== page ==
Orwell Digital has released the OR-1m, a standalone step sequencer for Macs. The say that it delivers the performance and flexibility expected from a pro-level step sequencer, while introducing several innovative features in terms of realtime modulation shaping and controlled randomness. Here's the full details in Orwell Digital's own words...
At its most basic, the OR-1m is a standalone sixteen-step sequencer with per-step controls for note pitch, duration and velocity. In addition, each step features four knobs for generating MIDI continuous controller data of the user's choosing.
The Random Module allows any or all of the OR-1m's step and loop parameters to have their values randomly generated within user-specified ranges. Using this feature, musicians can instantly experience new, randomly generated arrangements of melodies that they've entered into the OR-1m, or decide to completely randomize any or all note, controller or loop data. Thanks to the OR-1m's Force To Scale module, any randomly generated note output can remain firmly in key.
Through the use of range restriction parameters, notes can be randomly generated over a span of just a few pitches, or the entire multi-octave range allowed by the MIDI specification. Likewise, MIDI controller data can be limited in the values randomly assigned, a feature which is proves itself useful when a user needs to, for example, restrict the maximum value sent to control a filter's resonance or similar parameter.
The OR-1m also introduces the concept of Random Locks, which are present on each sequencer step and sequence loop. When activated they prevent their associated area from both having its parameters changed by the Random Module, as well as protecting from value alterations due to Global Channel changes. When using the Random Module to repeatedly generate new note data, this feature allows users to "lock" the steps and loop settings which they wish to retain and protect from change.
The Loop section of the OR-1m features four loops, each of which has separate settings for the highest and lowest steps that will sound when the loop is played. Per-loop settings also include controls for section transposition and playback direction, including forward, reverse, alternating and random playback modes.
Any of the four loops can be selected for playback individually. In addition, all four loops can be played in sequence, allowing for the generation of extremely complex melodic lines and rhythmic patterns. This playback-chaining feature can lead to very unexpected and often inspiring results when per-loop parameters such transposition, loop start step and end step have been randomized.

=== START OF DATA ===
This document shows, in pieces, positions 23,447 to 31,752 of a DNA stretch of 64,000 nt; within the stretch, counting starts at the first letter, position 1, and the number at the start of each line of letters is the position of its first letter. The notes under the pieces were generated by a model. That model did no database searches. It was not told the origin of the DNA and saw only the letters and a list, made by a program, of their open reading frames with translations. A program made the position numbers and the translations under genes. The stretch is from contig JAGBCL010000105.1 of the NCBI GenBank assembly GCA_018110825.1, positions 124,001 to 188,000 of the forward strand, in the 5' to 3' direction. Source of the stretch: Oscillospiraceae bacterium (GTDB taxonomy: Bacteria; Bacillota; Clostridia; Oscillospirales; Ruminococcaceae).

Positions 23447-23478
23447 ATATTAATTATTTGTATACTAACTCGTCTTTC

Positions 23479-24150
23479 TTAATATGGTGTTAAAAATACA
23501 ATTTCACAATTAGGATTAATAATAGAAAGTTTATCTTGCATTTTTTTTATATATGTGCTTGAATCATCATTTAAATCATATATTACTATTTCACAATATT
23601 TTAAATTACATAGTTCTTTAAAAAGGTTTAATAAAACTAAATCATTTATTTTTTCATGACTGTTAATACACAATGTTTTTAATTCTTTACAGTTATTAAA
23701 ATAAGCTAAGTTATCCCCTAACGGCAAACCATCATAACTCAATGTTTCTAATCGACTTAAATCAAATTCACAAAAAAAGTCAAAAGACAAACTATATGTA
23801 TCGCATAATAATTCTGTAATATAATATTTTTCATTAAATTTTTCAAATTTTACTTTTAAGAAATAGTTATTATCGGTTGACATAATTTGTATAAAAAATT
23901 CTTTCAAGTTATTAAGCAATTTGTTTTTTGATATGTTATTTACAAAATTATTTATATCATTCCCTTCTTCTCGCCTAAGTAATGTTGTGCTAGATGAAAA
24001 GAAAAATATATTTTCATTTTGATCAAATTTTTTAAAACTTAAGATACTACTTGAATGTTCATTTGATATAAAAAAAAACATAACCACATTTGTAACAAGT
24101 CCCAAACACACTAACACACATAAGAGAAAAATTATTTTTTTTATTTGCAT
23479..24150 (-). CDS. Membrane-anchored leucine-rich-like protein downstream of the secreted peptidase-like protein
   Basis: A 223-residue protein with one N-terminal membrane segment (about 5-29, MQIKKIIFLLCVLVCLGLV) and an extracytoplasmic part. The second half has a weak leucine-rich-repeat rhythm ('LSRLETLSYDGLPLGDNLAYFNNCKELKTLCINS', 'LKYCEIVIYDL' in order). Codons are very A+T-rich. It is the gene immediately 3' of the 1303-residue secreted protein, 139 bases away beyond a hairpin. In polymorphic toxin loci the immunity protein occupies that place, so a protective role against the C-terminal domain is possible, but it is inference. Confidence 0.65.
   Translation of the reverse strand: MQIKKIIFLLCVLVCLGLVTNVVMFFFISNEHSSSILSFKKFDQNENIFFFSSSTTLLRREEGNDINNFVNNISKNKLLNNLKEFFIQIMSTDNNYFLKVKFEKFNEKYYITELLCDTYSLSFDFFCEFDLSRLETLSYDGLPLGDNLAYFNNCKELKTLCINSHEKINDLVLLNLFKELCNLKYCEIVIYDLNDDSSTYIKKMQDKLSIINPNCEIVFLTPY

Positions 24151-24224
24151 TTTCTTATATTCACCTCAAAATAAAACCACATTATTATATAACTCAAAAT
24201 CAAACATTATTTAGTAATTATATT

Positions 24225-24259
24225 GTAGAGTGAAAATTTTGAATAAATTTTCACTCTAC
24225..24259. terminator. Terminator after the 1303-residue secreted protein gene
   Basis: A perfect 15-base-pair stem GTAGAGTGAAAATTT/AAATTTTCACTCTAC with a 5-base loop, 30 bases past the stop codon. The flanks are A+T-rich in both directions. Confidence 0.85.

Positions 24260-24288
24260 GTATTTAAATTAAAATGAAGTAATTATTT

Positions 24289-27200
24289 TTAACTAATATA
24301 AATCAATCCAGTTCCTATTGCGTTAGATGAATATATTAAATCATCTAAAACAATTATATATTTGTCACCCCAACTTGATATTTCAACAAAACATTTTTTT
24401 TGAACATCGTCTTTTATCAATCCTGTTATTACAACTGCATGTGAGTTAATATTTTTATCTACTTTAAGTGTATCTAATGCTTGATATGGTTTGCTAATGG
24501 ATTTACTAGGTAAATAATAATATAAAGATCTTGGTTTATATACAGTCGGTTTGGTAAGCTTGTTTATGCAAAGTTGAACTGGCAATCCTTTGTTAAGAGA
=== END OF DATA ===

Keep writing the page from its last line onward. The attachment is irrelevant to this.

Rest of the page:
The new Bias Channel allows users to easily offset the values of outgoing MIDI data without changing the settings of the individual steps. For example- With a turn of the Bias Channel's Pitch knob, all notes being generated by the OR-1m can be transposed up or down by single steps, or radically shifted over several octaves. Similar controls on this channel allow for other MIDI output to be offset as well, including note duration, velocity and the four-per-step MIDI continuous controllers.
The OR-1m also features extensive MIDI remote control of all significant front panel settings via standard MIDI Controller messages. Bi-directional MIDI communication is also fully supported, allowing for MIDI control surfaces such as the BCR-2000 from Behringer to update their displays when parameters on the OR-1m's control panel are changed via mouse or preset recall. This lets users experience the flexibility and performance of a computer-based sequencing solution, combined with the immediacy and feel of hardware.
The OR-1m also supports note-triggered sequence playback and direct-step triggering via MIDI Notes. Note triggering allows for the OR-1m's sequencer to advance to and play its next step every time a particular MIDI note is received. This feature lets sequencers and MIDI instruments control the OR-1m using a pattern of MIDI notes, which can be quantized and repositioned to trigger the OR-1m with whatever rhythmic "feel" the user prefers. Another option made possible by this feature is "playing" the OR-1m live using a MIDI keyboard or other controller, allowing for all manner of realtime creative interaction.
The Direct Step Triggering feature allows any of the OR-1m's sixteen steps to be triggered when specific MIDI notes are received. This provides complete flexibility in playback order and also allows users to mix sequential playback with steps triggered out of their pre-defined positioning.
The Common Channel on the far right of the OR-1m's control panel allows for assignable MIDI controllers to be sent independently of the internal step sequencer. These fully assignable controllers can be used to set the volume, effect mix or any other MIDI-controllable parameters of the unit or software receiving the OR-1m's MIDI output, without having to access the receiving unit's interface directly.
The Force To Scale module allows users to make every note sent from the OR-1m conform to any of a wide variety of provided scales and keys. An octave transpose feature is also found in this section.
To retain all user note and sequence data, the OR-1m provides extensive patch storage capabilities. Over 1024, nameable patch locations are available per bank. Banks can be easily saved to and loaded from disk.
The OR-1m is currently available in Macintosh standalone format for Intel systems running 10.5 or newer.
Pricing and Availability:
I tried the demo. Nice sequencer, but way too busy and overly complex. They should consider something along the lines of two banks of eight like an ARP sequencer, or three banks of sixteen like a Moog. This is just too much.
03-Aug-13 12:34 AM
SV-1 and KB-1 combine for suprising amount of control